T-4 auction: Better but not best

The recent capacity market auction ironed out some systemic issues with the mechanism but still failed to return quite the results government might have hoped for. Tom Grimwood reports.

The first two T-4 Capacity Market auctions did not go entirely to plan. The government wanted a series of large fuel efficient combined-cycle gas turbines (CCGTs) – a second ‘dash for gas’. Instead it got a fleet of small-scale distribution-connected generators, many of them burning ‘dirty’ diesel.

Ministers took action to change things in this year’s auction. They increased the procurement target by 3GW; instructed Ofgem to look at reducing the embedded benefits which gave an “unfair advantage” to distributed generation; and told Defra to consult on new emissions limits for small-scale generators.

Although there are reasons for them to be positive about the outcome of this year’s auction, they will still have been disappointed after just one new CCGT secured an agreement, and a small one at that. Analysts have told Utility Week more adjustments will be needed if that is to change. They also warn that whilst diesel is on its way out, it has had one last hurrah, and measures taken to stamp it out could cause problems in the future.

On the plus side, the volume of contracts awarded to new build generation increased from 2.4GW in last year’s auction to 3.4GW, as existing generation secured 44.5GW, including 5.7GW of coal. There was a breakthrough for batteries, which for the first-time secured agreements (501MW), and a tripling of demand-side response (1.4GW). Just 76MW of known new build diesel won contracts and the low clearing price will mean a limited impact on consumers’ bills – BEIS says £2 per year for the average household.

But this also meant by the time the ‘descending clock’ auction cleared at a price of £22.50 per kilowatt per year, all but one of the 10GW of new build CCGTs which entered the auction had dropped out. The only one left was a 333MW plant being developed by Centrica at King’s Lynn in Norfolk.  There was one other large gas plant – a 299MW open-cycle gas turbine being developed by Intergen at Spalding in Lincolnshire -  and a further 737MW of small-scale gas plant (less than 100MW). 

If the government wants to secure more CCGTs in future auctions, then the best thing to do is simply increase the procurement target further, says Aurora Energy Research executive director Ben Irons: “This is something that we’ve actually been recommending to them for some time. Our view is that capacity is frankly very cheap”. He finds it “surprising” that the government hasn’t therefore decided to buy more.

EnAppsSys founder and director Phil Hewitt says the real issue is that too much existing generation has stuck around: “The only way they could maybe get new CCGTs is to put an emissions cap in on existing stations… That would be the next step.”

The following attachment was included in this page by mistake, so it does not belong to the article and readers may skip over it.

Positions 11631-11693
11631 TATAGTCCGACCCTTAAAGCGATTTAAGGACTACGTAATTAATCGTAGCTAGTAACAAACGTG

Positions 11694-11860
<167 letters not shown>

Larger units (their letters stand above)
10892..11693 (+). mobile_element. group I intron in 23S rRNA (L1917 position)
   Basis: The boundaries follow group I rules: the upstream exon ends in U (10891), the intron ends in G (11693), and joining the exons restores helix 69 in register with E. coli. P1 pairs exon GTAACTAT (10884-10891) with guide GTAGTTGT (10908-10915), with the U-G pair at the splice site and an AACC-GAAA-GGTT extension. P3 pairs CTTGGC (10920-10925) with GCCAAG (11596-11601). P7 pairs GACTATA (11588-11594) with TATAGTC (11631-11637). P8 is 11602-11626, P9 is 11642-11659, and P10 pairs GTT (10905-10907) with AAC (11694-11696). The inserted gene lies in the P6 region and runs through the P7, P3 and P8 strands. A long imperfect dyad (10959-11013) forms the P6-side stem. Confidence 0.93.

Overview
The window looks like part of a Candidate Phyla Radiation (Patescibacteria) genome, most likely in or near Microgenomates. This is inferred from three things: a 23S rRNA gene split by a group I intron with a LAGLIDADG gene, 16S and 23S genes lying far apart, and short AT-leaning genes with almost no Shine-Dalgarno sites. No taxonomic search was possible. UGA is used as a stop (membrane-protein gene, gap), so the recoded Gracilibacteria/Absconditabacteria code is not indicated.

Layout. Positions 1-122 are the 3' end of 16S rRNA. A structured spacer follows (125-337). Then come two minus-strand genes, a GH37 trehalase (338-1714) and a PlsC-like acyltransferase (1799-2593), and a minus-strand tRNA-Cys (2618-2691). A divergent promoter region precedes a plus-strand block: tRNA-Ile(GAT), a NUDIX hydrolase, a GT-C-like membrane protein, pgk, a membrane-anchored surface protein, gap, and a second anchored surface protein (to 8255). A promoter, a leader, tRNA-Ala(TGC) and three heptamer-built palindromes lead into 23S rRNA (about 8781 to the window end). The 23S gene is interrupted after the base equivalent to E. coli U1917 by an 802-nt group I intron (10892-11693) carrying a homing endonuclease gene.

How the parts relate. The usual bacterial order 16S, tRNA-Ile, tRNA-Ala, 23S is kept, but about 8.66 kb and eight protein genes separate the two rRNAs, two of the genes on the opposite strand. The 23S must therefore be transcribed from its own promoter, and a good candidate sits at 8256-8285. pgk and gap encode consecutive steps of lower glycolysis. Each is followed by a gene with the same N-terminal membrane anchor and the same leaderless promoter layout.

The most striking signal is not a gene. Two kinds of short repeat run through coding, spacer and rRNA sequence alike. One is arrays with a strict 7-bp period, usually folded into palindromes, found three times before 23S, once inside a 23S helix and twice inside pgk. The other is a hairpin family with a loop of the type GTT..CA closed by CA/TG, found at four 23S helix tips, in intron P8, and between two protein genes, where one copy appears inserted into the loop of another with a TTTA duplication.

He says because of its particular situation Scottish Power’s 1.47GW Damhead Creek is likely to have a price advantage over similar projects and yet was still unable to secure a contract. Scottish Power, having closed its Longannet coal plant in March, has unsurprisingly urged the government to evict coal generation from the Capacity Market via emissions limits, but Hewitt thinks that would be unacceptable in the current political climate.  

Then, there is also the diesel issue. Although the volume of contracts won by known diesel fell sharply - down to 76MW from 650MW last year - a further 474MW was secured by generators which did not disclose their fuel type. Similarly, with demand-side response it is not clear how much of the 1.4GW comes from real demand reduction rather than behind the meter generation, some of which could also be diesel.

“When we see gas/diesel as a fuel type that typically means its diesel”, says fellow EnAppSys director Paul Verrill. There are some which will be co-firing both, and those which are solely diesel “might as well put gas/diesel because you’ve got nothing to lose”.

That said, whilst there has been a “trail of development”, he does think this is the last time we’re likely to see diesel in such quantities. Those generators which can meet new emissions limits will be more expensive to build and are likely to face rising fuel prices and reduced embedded benefits.

However, there remains the issue of the potential unintended consequences from the actions yet to be taken by Ofgem and Defra, particularly if they apply to generators which have already secured contracts. 

“We’ve heard a lot of evidence that a number of the peaking plants that won contracts in the first T-4 auction two years ago are actually not going to deliver,” says Aurora’s Ben Irons. “They haven’t officially reneged yet, but given the way triads are going and other market developments, its frankly cheaper to just walk away and pay any penalties than it is for them to deliver an unprofitable project.”

Ministers will still have to do more if they want to secure large numbers of CCGTs in future auctions; whether that’s continuing with the changes being considered by Ofgem and Defra; introducing new emissions limits for existing generation or just simply buying more capacity. These actions will have costs both in terms of the clearing price, but also perhaps security of supply. They will now need to decide how hard they are willing to push.

Note: All capacity figures quoted are de-rated.

Author: Tom Grimwood,
Channel: Policy & Regulation , Finance & investment

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